This summer, all eyes were on one man. When Usain Bolt performed his rituals before taking his marks for the 100m at London 2012, the world was watching to see if he could keep his cool and leave the other competitors in his wake, as he has done so many times before. Despite all the speculation about his fitness, Bolt won the race and clocked the second fastest time in history.
In the months leading up to the Olympic Games, much was written about the aptly named Bolt – his entourage, the sponsorship deals and the way he prepares for competitions after famously admitting he likes to eat chicken nuggets. But one thing that many people would like to know, most of all his rivals, is what makes him so successful? Is it genetics, training, attitude or a combination of these things, plus a little luck?
Professor Alan Nevill is a specialist in biostatistics applied to health, sport and exercise sciences. One of his recent research projects has involved looking into the changing body shape of sprinters, and how shapes have evolved over time.
His findings are very interesting, particularly when you look at the success of sprinters such as Usain Bolt.
“World-class 100m sprinters offer the purest expression of human speed, with considerable kudos associated with the accolade of being the fastest man or woman on the planet.
“Over the last ten years, sprinters have become leaner, more linear and less bulky. Usain Bolt is a good example of this, as is the European 100m Champion, French sprinter Christophe Lemaitre, who clinched gold in Helsinki earlier this summer,” he says.
“Up until 2001, sprinters were still these bulkier, more powerful runners. But British Olympic gold medallist Linford Christie was beginning to shape the mould, with a more elegant body shape.”
Is it the same for female runners? Professor Nevill explains that women have always tended to be taller, leaner individuals.
“Two good examples are German athletes Heike Drechsler and Katrin Krabbe. They were both very elegant, very tall and very lean. They were outstanding runners and Drechsler excelled at long jump as well.”
The research, titled The changing shape of success in world-class sprinters, was published in the Journal of Sports Sciences. Carried out with Wolverhampton colleagues Adam Watts and Dr Iain Coleman, it sought to identify whether relative shape and size characteristics of world-class sprinters have changed over time, and what characterises the most successful world-class sprinters.
The data used was the body size (height and weight) and sprint time for 100m for both men and women in the top ten 100m world list of best performers. The researchers looked at ten decades (1910-2009) for men and eight decades (1940-2010) for women.
From the athlete’s height and weight, the researchers were able to calculate their body mass index (BMI) and reciprocal ponderal index (RPI).
Professor Nevill, who is from the School of Sport, Performing Arts and Leisure, explains: “While BMI is an important factor associated with success in both male and female worldclass sprinters that may suggest the influence of muscle mass on sprint performance, the RPI has emerged as a more significant factor in success, with taller, linear sprinters - like Usain Bolt, for example - achieving greater success as measured by sprint speed.”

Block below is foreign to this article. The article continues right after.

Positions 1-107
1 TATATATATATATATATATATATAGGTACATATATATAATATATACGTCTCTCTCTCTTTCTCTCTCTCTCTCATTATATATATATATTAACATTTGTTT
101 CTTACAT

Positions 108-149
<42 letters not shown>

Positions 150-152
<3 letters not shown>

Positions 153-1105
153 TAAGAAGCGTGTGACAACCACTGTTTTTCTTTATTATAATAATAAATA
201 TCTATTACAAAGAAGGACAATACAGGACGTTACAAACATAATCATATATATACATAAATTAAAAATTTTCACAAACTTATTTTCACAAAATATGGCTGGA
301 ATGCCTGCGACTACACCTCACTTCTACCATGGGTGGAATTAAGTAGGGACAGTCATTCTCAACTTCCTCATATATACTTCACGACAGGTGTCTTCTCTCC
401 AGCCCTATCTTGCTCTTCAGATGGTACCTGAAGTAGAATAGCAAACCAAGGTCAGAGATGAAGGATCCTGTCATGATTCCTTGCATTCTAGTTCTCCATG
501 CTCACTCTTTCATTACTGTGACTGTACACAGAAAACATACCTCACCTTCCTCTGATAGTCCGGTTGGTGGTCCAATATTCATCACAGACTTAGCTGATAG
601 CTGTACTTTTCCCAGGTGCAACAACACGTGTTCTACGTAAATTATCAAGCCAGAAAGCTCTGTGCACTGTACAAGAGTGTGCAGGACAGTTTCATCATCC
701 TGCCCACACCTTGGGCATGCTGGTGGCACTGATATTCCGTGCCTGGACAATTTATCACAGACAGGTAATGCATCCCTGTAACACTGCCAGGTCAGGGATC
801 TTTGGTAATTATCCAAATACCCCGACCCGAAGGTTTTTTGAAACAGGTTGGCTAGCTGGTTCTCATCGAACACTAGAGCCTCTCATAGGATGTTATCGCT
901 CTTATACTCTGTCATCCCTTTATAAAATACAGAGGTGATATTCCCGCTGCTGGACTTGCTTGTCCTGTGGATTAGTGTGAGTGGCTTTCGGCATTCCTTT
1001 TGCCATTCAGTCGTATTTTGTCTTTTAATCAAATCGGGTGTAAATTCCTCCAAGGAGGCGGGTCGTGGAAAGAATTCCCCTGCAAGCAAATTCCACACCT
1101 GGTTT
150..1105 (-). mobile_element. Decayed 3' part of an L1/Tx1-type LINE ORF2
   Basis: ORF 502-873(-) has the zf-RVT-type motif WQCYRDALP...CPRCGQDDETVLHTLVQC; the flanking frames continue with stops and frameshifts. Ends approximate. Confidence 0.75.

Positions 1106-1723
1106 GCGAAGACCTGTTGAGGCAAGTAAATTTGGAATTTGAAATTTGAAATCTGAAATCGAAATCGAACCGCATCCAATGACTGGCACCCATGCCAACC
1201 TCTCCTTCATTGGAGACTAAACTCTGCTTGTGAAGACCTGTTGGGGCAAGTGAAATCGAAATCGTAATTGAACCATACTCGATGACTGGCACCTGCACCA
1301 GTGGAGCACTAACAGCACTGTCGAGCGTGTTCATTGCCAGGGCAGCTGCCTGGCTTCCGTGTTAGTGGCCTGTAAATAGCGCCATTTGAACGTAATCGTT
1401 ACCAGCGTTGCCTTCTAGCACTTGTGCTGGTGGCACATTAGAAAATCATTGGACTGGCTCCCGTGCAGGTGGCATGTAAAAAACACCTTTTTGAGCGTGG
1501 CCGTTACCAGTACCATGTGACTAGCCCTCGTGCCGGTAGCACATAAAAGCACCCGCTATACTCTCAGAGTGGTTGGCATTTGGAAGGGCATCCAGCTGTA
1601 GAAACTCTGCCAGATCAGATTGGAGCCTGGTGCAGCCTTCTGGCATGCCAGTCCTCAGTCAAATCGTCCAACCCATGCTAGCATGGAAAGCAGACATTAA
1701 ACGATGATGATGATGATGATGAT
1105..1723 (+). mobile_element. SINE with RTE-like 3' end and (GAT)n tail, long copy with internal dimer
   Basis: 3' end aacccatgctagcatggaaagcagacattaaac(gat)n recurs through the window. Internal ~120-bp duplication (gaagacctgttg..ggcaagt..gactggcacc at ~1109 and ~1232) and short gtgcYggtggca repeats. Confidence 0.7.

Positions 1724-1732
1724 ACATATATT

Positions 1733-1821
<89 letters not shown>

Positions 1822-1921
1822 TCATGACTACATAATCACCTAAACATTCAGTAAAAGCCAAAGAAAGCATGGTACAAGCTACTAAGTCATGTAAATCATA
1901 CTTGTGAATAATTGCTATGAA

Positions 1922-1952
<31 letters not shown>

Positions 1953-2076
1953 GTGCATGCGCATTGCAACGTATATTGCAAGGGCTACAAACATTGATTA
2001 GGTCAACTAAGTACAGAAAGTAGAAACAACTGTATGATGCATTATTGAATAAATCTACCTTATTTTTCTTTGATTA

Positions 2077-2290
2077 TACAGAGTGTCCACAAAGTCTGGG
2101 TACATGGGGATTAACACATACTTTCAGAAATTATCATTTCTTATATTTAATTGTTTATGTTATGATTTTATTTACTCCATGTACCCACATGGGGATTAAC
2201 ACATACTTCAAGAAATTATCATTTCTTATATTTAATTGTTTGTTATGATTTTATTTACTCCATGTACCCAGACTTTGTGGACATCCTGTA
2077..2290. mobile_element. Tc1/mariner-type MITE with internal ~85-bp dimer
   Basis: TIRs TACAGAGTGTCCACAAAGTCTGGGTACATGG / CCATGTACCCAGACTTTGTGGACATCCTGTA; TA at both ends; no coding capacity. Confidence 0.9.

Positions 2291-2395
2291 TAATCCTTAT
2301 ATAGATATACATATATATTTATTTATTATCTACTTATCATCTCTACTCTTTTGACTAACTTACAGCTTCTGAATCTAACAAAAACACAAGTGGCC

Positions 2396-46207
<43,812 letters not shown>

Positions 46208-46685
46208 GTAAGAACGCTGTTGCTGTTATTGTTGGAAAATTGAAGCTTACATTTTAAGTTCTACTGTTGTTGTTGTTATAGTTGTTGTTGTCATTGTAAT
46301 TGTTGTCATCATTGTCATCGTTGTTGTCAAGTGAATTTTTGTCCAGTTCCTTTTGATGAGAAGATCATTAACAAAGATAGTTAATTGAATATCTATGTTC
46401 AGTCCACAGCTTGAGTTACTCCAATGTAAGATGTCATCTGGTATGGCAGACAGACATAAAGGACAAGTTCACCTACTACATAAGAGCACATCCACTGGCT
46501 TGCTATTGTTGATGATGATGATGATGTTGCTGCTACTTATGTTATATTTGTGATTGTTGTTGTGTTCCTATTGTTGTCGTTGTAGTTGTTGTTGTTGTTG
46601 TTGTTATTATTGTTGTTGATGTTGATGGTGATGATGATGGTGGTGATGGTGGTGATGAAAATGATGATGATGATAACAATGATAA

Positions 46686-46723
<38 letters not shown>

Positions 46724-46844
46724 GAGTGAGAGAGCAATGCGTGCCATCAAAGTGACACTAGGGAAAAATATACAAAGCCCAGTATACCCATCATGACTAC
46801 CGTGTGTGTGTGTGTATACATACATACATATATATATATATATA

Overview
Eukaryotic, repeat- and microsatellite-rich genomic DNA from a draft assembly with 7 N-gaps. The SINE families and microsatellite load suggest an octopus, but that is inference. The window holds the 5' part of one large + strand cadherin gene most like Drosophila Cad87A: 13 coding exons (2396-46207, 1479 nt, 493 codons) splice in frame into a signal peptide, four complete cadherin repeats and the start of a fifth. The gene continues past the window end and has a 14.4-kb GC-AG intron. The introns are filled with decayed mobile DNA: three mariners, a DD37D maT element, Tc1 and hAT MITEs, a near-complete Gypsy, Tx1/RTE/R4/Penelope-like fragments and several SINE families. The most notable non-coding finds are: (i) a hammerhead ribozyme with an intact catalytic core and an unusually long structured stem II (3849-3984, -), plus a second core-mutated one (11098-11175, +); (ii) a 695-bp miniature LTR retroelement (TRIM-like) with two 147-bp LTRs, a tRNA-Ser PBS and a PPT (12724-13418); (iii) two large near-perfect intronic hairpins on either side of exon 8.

But why might this be? Is it that over time, this has evolved as a more effective body shape or is it something else?
“I think it is something to do with stride length,” he says. “The sprinters with the leaner, more linear body shapes are gaining advantage towards the second part of the race. They can keep up with the more powerful, bulky runners who get the explosive starts and then have a longer stride after about 40-50 metres. I believe the longer stride is showing benefit in the latter part of the race.”
Breaking the 100m world record is always a momentous occasion, gaining the athlete a place in history. Professor Nevill provides some interesting insights into whether the records that exist today will be broken.
“I’m not convinced sprinters have reached their peak. They continue to evolve and there is some evidence they could go even faster.
“But in events such as the 1500m or 5000m, I don’t know if they can go much faster than at the present really. However, it is worth noting that you could get a freak situation where all the conditions are right.
“Another factor could be if they started measuring to a third decimal place in the sprint events, so instead of 9.67 it could be 9.676. If that was to happen, then you could get new world records.”
Moving forward, what could the research findings mean for competitors? Professor Nevill has some thoughts.
“The results suggest that coaches, selectors and sports scientists should consider body shape when selecting potential athletes for sprint events, encouraging more linear athletes with a high RPI.”
With an audience of millions around the world, the 100 metres final is always a momentous occasion during the Olympic Games.
It is interesting to know that alongside years of physical and mental training, a nutrition-packed diet, determination and a pinch of luck, body shape is a significant factor in who clinches that coveted gold medal.